UNIVERSITY OF MADRAS Vs. SHANTHA BAI
LAWS(MAD)-1953-5-3
HIGH COURT OF MADRAS
Decided on May 01,1953

UNIVERSITY OF MADRAS BY THE REGISTRAR Appellant
VERSUS
SHANTHA BAI Respondents

JUDGEMENT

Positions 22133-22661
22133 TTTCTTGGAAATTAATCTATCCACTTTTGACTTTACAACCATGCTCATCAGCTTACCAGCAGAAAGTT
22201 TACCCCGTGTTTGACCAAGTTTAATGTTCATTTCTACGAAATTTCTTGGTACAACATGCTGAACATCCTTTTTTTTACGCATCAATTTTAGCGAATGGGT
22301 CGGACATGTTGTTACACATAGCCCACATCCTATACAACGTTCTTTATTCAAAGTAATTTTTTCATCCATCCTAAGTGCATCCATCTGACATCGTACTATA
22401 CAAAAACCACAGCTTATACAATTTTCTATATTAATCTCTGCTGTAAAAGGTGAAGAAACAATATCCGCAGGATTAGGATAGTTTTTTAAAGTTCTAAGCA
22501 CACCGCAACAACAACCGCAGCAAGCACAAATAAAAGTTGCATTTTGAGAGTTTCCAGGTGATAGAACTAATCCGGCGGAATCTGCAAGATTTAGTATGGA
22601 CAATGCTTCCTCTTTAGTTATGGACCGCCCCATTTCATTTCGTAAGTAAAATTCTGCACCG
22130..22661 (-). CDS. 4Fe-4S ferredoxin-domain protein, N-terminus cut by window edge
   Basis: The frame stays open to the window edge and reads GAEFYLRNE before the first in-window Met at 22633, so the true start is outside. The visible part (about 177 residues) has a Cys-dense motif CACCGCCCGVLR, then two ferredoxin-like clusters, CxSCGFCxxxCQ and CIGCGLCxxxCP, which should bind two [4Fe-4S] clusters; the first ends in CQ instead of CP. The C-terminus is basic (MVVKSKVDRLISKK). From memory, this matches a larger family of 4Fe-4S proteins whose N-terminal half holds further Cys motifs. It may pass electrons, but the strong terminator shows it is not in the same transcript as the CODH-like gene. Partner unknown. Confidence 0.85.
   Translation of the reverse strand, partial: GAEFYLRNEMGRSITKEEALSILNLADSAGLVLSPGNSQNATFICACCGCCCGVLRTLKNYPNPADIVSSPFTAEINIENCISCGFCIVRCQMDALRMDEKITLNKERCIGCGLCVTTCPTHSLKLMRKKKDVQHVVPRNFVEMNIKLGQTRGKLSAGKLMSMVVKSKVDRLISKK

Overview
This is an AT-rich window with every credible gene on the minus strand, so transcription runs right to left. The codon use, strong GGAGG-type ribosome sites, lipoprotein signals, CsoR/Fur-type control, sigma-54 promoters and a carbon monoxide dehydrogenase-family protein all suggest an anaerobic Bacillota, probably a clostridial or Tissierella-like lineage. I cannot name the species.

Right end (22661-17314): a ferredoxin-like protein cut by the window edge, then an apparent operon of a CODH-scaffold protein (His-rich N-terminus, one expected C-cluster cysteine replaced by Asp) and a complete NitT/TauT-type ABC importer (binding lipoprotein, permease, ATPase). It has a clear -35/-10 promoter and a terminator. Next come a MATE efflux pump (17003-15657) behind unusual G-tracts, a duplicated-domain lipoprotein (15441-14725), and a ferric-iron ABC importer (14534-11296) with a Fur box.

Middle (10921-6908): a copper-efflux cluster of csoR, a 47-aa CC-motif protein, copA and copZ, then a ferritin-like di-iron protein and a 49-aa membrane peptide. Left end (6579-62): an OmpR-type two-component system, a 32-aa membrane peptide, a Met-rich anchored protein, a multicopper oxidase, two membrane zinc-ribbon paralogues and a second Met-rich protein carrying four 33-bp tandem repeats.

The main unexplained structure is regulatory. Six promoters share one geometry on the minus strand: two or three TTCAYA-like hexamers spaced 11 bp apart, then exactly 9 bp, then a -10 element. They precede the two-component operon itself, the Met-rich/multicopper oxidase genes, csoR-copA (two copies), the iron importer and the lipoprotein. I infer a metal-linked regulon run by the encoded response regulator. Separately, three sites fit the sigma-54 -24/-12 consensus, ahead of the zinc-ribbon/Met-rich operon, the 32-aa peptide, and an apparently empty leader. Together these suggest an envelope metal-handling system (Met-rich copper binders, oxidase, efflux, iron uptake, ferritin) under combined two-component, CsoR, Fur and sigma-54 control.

- (1.) This is an appeal by the University of Madras against the judgment of Subba Rao J. in W.P. No. 341 of 1951 and the point for determination is whether the directions issued by the appellant to the affiliated colleges not to admit girl students without obtaining the permission of the Syndicate are valid. For a correct appreciation of the true scope and significance of those directions, it is necessary to state the conditions under which they came to be given. Until recently, the number of girl students who sought higher education in the colleges was inconsiderable and the women's colleges that were in existence were quite ample to provide for their needs. Latterly there has been a large increase in their number and as the existing women-colleges were not sufficient to accommodate them, colleges which were admitting only boys also began to admit girls. Co-education became so general that by 1943 the Syndicate considered it desirable to frame certain rules for regulating the admission of women students in such mixed colleges. Women could be admitted only with the prior sanction of the Syndicate and the maximum number that could be admitted was fixed by the Syndicate on the basis of the amenities and facilities such as separate hostel, playgrounds and the like provided by the college. In 1945 a Commission was appointed in accordance with Section 16 (12) of the Madras University Act to report on the state of higher education and its progress in the State of Madras. The Commission went into the question of women's education and set out its views in Chapter VIII of the report. It noted with gratification that the education of women had advanced rapidly in recent years' and observed that notwithstanding the increase in the number of women's colleges "they have been unable to accommodate the rapidly increasing number of applicants seeking collegiate education in every branch." Next, after referring to the Rules prescribed by the Syndicate in 1943, the report went on to state that "most colleges have not attempted anything more than a nominal compliance with the conditions imposed by the University with regard to common rooms, recreational facilities etc. On the whole, the life of women students in these colleges is handicapped, the atmosphere of freedom necessary for their natural development is lacking as the bulk of the students and almost the whole of the staff ere men. In addition to this it becomes necessary to impose many restraints for the sake of discipline. It is the unanimous opinion of the Commission that men's colleges should be precluded from admitting women to the Intermediate classes. The difficulties, of women students at this stage are such greater because of their age and the time required to get accustomed to the change from school to colleges conditions of life and instruction. To achieve this very desirable object, it is necessary that more women's colleges with the necessary hostel accommodation should be established." Pursuant to the policy enunciated in the report the Syndicate was granting permission for co-education only when they were satisfied that the college had complied with the requisite conditions. It will thus be seen that the restrictions imposed on the admission of girl students in the colleges are not the outcome of any policy of discrimination against them as in the familiar cases of exclusion of the Coloured Races in America. The report of the commission shows that the object of the University is to encourage higher studies among women and that the regulations are intended to ensure a proper and healthy education in conditions of co-education. The grounds for differential treatment of boys and girls are not political, but social. It is as well to bear this aspect of the matter in mind in considering whether the directions given by the University are discriminatory.